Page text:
Senior Chief Musician Paul Johnson: I was assigned to two funerals at Arlington National Cemetery, at 9 a.m. and 10 a.m. On my way to the cemetery, I was listening to the radio, and the reports of the first plane crash in New York were just coming in as I was getting ready to take my position for the first ceremony. The details were still sketchy, and I was left wondering what had happened as I waited for the first funeral procession to arrive. After playing “Taps,” I drove to the other end of the cemetery (across the street from the Pentagon) to visit the washroom and [prepare for] the 10 a.m. service. I kept the radio tuned to the news station and learned of the second plane crash at the World Trade Center. In part because I couldn't believe what I was hearing, and partly because the details were unclear, I pictured that these were small planes, like Cessna trainers, that had [crashed accidentally].
At 9:37 a.m., I was sitting in my car when I heard the horrible sound of American Airlines Flight 77 as it screamed past under full throttle, buried itself into the southwest wall of the Pentagon and sent up a massive plume of red flame and black smoke. As the flames continued, [first responders] arrived on the scene from surrounding communities. Wondering what to do next, I drove to the visitor's center where I found the Chaplain who was to preside over the 10:00 a.m. ceremony, and I asked him what he was going to do. His response was calm: "I don't know about your schedule, chief, but I have a funeral to conduct in 10 minutes." I returned to the columbarium, and at 10:00 a.m. the procession arrived. With the wail of sirens, helicopters in the air and the huge plumes of flame and smoke billowing from the Pentagon just across the road, the chaplain performed the rites of burial, and at the usual moment, I rendered honors as I had done hundreds of times over the last ten years. After the flag was folded and the funeral was over, I went home.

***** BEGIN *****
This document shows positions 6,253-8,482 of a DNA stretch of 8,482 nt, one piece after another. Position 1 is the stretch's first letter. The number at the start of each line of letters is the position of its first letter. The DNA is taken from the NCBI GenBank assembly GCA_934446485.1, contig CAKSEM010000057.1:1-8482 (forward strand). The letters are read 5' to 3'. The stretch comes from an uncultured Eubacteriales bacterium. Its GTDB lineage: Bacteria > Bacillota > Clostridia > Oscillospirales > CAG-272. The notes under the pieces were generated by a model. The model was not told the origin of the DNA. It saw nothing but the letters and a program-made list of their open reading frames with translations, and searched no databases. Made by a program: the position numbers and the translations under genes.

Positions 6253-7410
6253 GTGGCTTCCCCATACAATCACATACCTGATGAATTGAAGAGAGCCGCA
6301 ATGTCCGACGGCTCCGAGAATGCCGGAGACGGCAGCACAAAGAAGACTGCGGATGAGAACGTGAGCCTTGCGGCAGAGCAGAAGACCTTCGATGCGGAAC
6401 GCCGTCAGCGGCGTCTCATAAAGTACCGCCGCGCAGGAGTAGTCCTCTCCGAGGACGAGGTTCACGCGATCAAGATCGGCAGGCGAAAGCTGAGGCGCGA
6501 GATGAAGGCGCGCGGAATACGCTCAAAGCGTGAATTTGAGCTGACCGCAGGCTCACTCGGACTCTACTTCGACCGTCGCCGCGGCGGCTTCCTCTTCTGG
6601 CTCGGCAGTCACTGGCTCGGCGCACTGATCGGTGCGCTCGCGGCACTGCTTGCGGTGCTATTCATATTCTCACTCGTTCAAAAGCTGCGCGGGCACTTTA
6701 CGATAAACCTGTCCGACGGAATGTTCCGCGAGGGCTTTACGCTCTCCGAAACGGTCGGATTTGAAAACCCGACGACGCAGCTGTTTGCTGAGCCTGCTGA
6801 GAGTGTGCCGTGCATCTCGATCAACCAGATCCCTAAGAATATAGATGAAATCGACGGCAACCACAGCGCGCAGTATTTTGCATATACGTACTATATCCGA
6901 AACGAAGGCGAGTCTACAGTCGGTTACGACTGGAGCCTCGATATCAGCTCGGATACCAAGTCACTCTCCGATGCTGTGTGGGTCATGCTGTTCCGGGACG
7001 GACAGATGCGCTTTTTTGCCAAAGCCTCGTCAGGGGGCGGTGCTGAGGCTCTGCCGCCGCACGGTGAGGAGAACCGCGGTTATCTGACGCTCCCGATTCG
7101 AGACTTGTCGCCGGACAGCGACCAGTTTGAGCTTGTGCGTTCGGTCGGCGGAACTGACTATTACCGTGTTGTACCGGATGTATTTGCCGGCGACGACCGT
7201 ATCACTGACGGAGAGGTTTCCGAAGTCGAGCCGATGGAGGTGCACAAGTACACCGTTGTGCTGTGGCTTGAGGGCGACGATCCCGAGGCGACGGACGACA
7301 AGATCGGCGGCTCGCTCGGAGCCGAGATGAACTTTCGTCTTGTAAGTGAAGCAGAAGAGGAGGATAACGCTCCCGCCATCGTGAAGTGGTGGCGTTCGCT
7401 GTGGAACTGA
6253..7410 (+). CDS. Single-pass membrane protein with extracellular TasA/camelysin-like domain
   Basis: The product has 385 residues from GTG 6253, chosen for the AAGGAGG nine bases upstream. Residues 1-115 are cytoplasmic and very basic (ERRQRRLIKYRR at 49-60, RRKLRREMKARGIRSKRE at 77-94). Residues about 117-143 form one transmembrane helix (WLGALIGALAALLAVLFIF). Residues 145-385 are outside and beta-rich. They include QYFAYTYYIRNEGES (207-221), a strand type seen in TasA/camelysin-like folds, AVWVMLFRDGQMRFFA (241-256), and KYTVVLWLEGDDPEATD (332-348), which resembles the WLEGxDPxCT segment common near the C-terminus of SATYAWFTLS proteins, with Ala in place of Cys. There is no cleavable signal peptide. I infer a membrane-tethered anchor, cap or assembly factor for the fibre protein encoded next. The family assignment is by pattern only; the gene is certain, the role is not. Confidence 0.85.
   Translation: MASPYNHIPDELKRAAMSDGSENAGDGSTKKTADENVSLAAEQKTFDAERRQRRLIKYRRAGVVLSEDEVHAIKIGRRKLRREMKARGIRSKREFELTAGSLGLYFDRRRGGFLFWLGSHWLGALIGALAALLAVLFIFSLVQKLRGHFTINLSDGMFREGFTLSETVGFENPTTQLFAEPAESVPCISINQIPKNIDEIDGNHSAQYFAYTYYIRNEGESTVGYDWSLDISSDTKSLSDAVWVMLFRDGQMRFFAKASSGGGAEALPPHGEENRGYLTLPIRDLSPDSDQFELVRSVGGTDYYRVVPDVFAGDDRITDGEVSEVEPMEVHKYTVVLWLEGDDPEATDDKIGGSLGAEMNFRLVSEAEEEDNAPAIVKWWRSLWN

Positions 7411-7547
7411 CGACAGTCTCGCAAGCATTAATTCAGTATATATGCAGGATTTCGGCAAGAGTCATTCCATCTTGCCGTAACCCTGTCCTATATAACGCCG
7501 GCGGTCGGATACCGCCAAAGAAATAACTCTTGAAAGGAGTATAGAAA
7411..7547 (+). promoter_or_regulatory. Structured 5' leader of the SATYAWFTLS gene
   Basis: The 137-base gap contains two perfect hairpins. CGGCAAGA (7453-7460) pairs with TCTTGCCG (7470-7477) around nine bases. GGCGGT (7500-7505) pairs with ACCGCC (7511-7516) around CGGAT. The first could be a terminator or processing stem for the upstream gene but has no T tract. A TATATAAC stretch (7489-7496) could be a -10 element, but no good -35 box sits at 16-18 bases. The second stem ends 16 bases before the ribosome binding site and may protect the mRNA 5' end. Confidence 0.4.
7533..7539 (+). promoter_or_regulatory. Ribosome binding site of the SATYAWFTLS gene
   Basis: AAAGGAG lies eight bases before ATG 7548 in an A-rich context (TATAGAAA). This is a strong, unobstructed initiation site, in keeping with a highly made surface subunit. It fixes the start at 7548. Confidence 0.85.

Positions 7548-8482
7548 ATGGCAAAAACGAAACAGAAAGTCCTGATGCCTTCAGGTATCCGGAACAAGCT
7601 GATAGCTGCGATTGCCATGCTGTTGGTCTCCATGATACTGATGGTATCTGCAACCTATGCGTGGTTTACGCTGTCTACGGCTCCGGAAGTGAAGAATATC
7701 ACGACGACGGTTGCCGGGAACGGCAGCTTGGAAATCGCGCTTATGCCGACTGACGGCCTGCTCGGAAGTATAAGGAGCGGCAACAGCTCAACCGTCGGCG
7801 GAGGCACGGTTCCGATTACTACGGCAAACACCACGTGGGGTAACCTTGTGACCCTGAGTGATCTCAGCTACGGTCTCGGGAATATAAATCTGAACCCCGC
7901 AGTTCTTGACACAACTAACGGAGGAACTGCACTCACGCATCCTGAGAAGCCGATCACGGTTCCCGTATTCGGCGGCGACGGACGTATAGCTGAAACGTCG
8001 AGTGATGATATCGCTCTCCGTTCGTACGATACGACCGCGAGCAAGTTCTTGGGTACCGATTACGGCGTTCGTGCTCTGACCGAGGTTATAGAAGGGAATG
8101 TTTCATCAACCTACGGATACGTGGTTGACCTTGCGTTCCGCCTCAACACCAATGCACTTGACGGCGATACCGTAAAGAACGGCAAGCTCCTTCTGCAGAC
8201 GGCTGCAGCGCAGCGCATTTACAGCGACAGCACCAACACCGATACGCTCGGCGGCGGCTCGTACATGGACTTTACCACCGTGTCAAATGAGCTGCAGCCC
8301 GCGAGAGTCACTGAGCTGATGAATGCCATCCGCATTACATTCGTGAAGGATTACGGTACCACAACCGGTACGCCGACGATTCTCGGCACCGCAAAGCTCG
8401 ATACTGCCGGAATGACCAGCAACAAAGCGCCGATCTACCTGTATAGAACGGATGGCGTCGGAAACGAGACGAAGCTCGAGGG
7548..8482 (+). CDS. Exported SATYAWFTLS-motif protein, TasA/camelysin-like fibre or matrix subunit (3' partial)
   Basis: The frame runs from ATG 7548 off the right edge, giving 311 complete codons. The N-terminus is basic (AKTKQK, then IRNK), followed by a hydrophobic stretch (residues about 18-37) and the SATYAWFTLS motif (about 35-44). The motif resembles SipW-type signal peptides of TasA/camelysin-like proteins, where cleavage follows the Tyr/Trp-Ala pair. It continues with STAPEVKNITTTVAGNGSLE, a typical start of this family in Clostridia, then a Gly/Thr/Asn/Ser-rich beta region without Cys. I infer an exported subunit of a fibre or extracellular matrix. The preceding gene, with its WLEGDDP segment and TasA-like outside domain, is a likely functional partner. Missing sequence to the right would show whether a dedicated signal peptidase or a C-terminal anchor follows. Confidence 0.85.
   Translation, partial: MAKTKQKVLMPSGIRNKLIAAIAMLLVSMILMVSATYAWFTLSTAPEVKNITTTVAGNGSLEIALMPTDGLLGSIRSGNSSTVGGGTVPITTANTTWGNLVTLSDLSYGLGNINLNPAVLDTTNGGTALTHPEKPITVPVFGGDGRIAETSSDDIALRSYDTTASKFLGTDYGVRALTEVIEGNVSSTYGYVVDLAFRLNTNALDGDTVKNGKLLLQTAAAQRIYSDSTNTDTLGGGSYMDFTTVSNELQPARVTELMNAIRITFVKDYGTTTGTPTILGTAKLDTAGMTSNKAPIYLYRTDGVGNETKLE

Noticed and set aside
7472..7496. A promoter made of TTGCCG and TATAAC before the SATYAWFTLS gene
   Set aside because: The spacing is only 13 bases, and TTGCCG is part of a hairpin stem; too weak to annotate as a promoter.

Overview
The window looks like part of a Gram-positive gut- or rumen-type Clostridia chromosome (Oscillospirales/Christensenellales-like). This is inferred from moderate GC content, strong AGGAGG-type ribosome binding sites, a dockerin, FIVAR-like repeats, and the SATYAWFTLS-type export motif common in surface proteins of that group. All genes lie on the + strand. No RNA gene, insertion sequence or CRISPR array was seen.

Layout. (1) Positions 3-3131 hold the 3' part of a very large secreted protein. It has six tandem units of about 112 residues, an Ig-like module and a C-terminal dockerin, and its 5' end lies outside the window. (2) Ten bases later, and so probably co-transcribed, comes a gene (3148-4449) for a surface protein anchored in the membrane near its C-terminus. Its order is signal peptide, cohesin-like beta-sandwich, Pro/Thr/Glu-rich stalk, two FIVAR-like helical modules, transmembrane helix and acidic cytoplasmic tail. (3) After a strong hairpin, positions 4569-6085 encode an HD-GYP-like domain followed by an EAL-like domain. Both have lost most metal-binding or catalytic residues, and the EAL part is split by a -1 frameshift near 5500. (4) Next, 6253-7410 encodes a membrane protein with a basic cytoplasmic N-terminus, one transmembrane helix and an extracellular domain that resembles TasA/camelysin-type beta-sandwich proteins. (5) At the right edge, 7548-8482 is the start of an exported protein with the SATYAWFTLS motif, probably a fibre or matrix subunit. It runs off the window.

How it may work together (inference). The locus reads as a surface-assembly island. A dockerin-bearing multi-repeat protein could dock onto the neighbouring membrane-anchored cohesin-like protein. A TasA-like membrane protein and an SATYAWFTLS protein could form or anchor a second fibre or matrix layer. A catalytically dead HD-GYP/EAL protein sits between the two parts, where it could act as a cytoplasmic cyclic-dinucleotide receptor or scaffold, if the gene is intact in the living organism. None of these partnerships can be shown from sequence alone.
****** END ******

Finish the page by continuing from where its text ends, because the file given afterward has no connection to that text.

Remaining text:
Johnson is the Navy Band’s administrative chief.